It is very hard to believe and relive the Piper Alpha Disaster which happened at 22.00 hours on 6th. July 1988, Twenty years have gone by but memories remain here of the world worst off shore disaster. One Hundred and sixty seven men were lost to this tragedy with only 62 men pulled from the sea with horrific burns injuries. A service was held in the Auld Kirk of Saint Nicholas near Aberdeen's Union Street to commemorate this sad anniversary. This momument lies in Hazelhead Park a tribute from Sue Jane Taylor. Many people in the North East will remember Piper Alpha. I for one sat on the beach in Cruden Bay watching as the many helicopters flew by in such futile search of the living. The monument to ordinary working men is a lasting memorial to their soul.
Saunter along the golden sanded beach as the sun rises. It can be cold, but the blinding clarity of light ensures your still alive. A proud city breeds proud people. Aberdonians are just that, opinionated, self assured and provincial. All the qualities of distinction that set it apart from the rest of Scottish cities.
Aberdeen is the heart of the Scottish National Party. This means that people are realy sensitive about the factt hat they are Scottish and not English. Some foreigners tend to call all people in Britain, English which is a realy sore point in Aberdeen.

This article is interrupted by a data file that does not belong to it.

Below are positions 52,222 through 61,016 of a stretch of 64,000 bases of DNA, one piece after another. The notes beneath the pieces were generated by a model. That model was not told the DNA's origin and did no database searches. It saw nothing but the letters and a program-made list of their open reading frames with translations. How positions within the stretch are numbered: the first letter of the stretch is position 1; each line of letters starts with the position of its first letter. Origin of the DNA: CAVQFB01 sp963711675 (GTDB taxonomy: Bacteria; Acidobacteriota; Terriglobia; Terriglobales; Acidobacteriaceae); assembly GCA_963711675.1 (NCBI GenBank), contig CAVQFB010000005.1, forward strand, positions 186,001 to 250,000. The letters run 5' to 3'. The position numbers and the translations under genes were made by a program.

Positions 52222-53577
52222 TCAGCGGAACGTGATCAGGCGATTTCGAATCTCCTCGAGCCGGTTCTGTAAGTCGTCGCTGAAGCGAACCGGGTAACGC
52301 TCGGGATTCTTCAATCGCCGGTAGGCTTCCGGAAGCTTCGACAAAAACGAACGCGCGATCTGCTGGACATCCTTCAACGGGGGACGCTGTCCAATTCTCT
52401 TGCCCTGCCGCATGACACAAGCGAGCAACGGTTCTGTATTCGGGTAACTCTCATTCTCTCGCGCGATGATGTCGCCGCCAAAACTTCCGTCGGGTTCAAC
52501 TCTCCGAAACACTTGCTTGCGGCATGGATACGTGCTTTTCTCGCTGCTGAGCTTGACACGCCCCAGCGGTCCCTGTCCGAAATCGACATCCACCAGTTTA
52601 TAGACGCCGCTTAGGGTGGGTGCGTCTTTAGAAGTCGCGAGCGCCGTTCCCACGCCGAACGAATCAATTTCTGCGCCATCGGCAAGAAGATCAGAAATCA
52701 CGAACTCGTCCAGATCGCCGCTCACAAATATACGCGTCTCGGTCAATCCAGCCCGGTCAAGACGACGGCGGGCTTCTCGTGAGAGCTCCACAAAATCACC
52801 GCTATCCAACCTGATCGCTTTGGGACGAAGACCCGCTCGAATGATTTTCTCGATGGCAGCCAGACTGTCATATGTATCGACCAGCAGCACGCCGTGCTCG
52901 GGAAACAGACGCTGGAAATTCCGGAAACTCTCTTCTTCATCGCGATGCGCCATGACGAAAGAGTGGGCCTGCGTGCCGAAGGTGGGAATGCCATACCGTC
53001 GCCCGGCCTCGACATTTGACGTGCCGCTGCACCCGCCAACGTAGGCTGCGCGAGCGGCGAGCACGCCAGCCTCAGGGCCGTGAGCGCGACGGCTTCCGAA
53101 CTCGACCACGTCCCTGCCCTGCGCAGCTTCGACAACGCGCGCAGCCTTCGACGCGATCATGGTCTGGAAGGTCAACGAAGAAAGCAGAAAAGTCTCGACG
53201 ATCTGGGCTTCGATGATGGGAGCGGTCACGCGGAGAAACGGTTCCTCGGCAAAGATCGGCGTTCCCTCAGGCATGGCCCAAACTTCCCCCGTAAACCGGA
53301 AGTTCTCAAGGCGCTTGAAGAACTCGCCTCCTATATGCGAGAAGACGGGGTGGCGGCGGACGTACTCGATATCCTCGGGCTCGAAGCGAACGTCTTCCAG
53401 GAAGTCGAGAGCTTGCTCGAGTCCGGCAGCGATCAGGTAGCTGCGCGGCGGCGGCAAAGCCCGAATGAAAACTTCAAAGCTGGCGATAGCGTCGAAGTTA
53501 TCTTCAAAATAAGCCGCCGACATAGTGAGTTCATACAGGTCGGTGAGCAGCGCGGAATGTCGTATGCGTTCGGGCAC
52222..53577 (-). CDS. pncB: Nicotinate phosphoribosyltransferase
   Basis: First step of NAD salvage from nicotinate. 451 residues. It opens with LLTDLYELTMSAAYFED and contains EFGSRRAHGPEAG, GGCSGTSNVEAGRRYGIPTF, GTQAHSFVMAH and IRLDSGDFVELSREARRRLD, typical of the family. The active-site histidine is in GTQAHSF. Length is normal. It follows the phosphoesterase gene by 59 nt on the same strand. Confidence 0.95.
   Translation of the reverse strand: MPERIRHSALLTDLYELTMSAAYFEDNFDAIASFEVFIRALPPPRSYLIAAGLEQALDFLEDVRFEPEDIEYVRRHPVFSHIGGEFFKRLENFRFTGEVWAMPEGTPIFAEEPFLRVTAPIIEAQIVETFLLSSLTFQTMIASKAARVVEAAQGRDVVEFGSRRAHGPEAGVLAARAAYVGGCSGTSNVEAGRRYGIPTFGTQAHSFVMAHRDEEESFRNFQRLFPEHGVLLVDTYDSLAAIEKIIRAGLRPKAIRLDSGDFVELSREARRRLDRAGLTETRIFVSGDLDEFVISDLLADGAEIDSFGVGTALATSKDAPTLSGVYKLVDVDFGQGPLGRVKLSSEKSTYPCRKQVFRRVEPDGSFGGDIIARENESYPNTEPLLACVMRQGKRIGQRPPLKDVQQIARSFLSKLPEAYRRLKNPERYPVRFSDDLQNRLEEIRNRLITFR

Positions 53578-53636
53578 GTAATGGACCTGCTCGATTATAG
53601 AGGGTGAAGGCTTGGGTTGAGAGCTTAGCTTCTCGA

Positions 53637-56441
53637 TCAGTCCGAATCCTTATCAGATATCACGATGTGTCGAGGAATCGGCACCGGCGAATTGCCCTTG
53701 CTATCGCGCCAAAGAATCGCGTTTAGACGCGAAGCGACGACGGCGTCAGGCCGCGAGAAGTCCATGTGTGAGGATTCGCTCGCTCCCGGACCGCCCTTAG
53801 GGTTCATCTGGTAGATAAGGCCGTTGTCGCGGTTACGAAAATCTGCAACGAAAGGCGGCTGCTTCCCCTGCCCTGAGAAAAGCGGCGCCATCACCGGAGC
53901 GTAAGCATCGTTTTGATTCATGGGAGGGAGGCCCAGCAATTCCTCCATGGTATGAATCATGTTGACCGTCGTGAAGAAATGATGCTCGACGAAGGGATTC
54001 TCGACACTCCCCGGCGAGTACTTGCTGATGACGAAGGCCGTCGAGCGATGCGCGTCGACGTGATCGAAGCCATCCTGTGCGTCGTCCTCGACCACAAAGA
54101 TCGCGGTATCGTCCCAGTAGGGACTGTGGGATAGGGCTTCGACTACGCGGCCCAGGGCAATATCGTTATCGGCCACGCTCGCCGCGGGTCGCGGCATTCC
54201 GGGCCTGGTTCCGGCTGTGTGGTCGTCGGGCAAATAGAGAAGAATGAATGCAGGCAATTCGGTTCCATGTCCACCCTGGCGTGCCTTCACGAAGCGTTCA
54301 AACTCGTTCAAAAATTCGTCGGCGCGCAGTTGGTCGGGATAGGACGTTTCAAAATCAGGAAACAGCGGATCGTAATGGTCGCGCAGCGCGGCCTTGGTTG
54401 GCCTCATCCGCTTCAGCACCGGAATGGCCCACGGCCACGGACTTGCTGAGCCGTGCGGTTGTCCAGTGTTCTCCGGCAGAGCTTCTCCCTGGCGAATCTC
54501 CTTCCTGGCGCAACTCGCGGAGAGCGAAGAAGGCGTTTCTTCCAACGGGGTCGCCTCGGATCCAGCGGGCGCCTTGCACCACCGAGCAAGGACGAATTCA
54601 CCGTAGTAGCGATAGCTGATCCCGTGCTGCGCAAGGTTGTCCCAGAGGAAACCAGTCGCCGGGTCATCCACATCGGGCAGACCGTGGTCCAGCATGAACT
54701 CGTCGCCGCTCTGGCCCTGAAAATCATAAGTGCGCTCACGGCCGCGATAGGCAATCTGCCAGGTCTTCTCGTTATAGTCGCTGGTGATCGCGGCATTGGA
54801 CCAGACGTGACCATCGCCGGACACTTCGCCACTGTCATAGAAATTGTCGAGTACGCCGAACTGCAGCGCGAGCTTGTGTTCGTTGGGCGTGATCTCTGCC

A haggis is a small animal native to Scotland. Well when I say animal, actually it's a bird with vestigial wings - like the ostrich. Because the habitat of the haggis in exclusively mountainous, and because it is always found on the sides of Scottish mountains, it has evolved a rather strange gait. The poor thing has only three legs, and each leg is a different length - the result of this is that when hunting haggis, you must get them on to a flat plain - then they are very easy to catch - they can only run round in circles. After catching your haggis, and dispatching it in time honoured fashion, it is cooked in boiling water for a period of time, then served with tatties and neeps (and before you ask, that's potatoes and turnips). The haggis is considered a great delicacy in Scotland, and as many of your compatriots will tell you, it tastes great - many visitors from the US have been known to ask for second helpings of haggis! The noise haggis make during the mating season gave rise to that other great Scottish invention, the bagpipes. Many other countries have tried to establish breeding colonies of haggis, but to no avail - it's something about the air and water in Scotland, which once the haggis is removed from that environment, they just pine away. A little known fact about the haggis is its aquatic ability - you would think that with three legs of differing lengths, the poor wee beastie wouldn't be very good at swimming, but as some of the Scottish hillsides have rather spectacular lakes on them, over the years, the haggis has learned to swim very well. When in water, it uses its vestigial wings to propel itself forward, and this it can do at a very reasonable speed. Haggis are by nature very playful creatures, and when swimming, very often swim in a group - a bit like ducks - where the mother will swim ahead, and the youngsters follow in a line abreast. This is a very interesting phenomenon.The long neck of the mother keeping a watchful eye for predators. This does however confuse some people, who, not knowing about the haggis, can confuse it with the other great indigenous Scottish inhabitant, the Loch Ness Monster, or Nessie as she's affectionately known, I'm sure you'll agree, the tourist can easily mistake a family of haggis out for their daily swim, as Nessie, this of course gives rise to many more false sightings, but is inherently very good for the tourism industry in Scotland. The largest known recorded haggis (caught in 1893 by a crofter at the base of Ben Lomond), weighed 25 tons. In the water, haggis have been known to reach speeds of up to 35 knots, and therfore coupled with their amazing agility in this environment, are extremely difficult to catch, however, if the hunter can predict where the haggis will land, a good tip is to wait in hiding on the shore, beacuse when they come out of the water, they will inevitably run round in circles to dry themselves off. This process, especially with the larger haggis, gives rise to another phenomenon - circular indentations in the ground, and again, these have been mistaken by tourists as the landing sites of UFOs. I hope this clears up some of the misconceptions about the Haggis, that rare and very beautiful beastie of the Scottish Highlands (and very tasty too). I have included here as much factual material as possible, although there are many gaps in this subject, and some of the information has to be mere speculation. No-one has as yet been able to ascertain the sex of captured Haggis, and partially because of this, scientists assume the haggis is hermophroditic. This may also be a product of evolution, and does explain the logistic problems of bringing two haggis together - after all, sure footed though the beast is, if two were to mate on a Scottish hillside, it is a long fall down, and a slip at the wrong time may very well result in a reduction by two of the total haggis population. What is known about Haggis breeding is that, several days prior to giving birth, the Haggis make a droning sound - very much like a beginner playing the bagpipes for the first time - giving rise to the speculation that the bagpipes were indeed invented in Scotland, simply to lure unsuspecting haggis into a trap. At the onset of this noise, all other wildlife for a five mile radius can be seen exiting the area at an extremely high rate of knots (wouldn't you if your neighbour had just started to play the bagpipes?). The second purpose of the noise seems to be to attract other Haggis to the scene, in order to lend help with the birth. This also gives rise to the assumption that Haggis are tone deaf. Haggis normally give birth to two or more young Haggis, or 'wee yins', as they are called in Scotland, and from birth, their eyes are open, and they are immediately able to run around in circles, just like their parent. The wee yins are fiercely independant, and it is only a matter of weeks before they leave the parent, and go off foraging for food on their own, although it is perhaps a two or three year period before they are themselves mature enough to give birth. Most Haggis hunters will leave the wee yins, due simply to their size, but when attacked by other predators, they are still able to emit the bagpipe like sound, which again has the effect of very quickly clearing the surrounding area of all predators, and attracting other Haggis to the scene. This results in a very low infant mortality rate, with most wee yins actually making it to adulthood. The lifespan of the Haggis is again an unknown quantity, but from taggings done in the Victorian era, we know that some haggis live for well over 100 years.